To the Editor:

I continue to be amazed that so-called community activists will argue against allowing communities to know what they’re up to, as John Taylor does in his comments on your Feb. 2 Viewpoints page [“Treasury Underestimates the Damage that Gramm-Leach-Bliley Did to CRA”].

Mr. Taylor asserts that a recent Treasury Department report on the Community Reinvestment Act “fails to capture the full dimensions of the harmful effects of so-called sunshine,” referring to the CRA sunshine provisions of the Gramm-Leach-Bliley Act of 1999.

I don’t know what the Treasury Department said about sunshine, but I know what I was thinking when I wrote the provisions.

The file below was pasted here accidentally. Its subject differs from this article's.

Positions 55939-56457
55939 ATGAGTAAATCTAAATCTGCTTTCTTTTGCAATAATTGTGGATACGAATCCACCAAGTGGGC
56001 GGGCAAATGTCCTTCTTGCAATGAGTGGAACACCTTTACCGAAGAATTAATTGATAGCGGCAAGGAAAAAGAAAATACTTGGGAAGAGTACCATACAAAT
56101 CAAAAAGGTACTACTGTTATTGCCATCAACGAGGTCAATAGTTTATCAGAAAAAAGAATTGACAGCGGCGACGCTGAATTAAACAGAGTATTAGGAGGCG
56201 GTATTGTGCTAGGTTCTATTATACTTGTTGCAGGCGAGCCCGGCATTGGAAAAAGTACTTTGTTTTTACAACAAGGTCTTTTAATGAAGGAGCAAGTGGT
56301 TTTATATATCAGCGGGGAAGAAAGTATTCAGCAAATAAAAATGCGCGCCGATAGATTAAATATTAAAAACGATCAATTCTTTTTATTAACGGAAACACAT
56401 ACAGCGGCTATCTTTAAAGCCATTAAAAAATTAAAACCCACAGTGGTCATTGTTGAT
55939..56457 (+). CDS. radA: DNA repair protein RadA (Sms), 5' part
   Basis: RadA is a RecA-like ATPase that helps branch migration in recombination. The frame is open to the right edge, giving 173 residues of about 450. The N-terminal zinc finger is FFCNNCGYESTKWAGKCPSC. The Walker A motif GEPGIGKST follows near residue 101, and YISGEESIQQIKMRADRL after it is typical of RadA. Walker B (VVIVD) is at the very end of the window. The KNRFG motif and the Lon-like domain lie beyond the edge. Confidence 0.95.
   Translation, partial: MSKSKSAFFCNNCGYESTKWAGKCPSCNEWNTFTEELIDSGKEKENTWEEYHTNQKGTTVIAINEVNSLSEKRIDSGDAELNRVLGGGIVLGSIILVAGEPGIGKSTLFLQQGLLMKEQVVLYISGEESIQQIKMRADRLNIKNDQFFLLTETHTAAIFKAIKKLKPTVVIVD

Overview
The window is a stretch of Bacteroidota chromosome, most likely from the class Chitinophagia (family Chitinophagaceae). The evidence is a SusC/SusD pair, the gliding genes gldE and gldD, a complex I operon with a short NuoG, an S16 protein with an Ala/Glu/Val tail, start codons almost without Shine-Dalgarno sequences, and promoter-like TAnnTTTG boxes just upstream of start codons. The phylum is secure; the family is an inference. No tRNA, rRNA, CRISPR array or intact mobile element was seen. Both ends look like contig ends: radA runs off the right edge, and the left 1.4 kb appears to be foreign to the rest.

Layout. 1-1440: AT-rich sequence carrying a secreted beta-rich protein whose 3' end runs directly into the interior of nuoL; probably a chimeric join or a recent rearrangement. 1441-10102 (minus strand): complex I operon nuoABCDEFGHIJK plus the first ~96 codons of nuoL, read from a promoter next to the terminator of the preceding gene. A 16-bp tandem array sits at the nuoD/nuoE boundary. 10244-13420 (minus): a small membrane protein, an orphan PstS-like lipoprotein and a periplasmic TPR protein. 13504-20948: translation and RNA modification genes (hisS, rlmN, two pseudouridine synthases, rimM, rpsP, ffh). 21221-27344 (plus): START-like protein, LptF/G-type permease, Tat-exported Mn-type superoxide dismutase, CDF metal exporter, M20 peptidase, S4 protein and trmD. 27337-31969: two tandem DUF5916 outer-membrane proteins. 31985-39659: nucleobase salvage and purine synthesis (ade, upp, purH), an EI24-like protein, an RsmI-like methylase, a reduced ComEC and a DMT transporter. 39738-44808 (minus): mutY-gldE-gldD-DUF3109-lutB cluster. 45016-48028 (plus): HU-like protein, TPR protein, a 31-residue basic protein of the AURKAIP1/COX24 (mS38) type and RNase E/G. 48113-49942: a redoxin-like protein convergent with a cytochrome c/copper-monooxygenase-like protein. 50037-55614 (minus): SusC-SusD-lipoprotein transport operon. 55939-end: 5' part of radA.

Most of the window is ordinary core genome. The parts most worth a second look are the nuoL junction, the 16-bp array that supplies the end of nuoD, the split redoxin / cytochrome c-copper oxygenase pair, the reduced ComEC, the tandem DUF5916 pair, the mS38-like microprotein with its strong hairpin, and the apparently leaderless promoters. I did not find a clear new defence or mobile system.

I was thinking of the people who live in neighborhoods that are supposed to benefit from agreements between banks and CRA advocates. Those agreements can promise new bank branches, new automated teller machines, new pools of loan money, as well as lucrative payments to the advocates.

Until Gramm-Leach-Bliley, those agreements could be kept secret and typically were. If you lived in a neighborhood covered by one of those agreements, you wouldn’t know whether to hold your bank accountable for stalling on loans or a new ATM, and you sure wouldn’t know how your neighborhood advocate was spending the money collected in your name.

The sunshine provisions of Gramm-Leach-Bliley were meant to break the secrecy and bring some accountability to the big business of CRA. Where, Mr. Taylor, is the harm in that?

Phil Gramm
Chairman, U.S. Senate
Banking Committee

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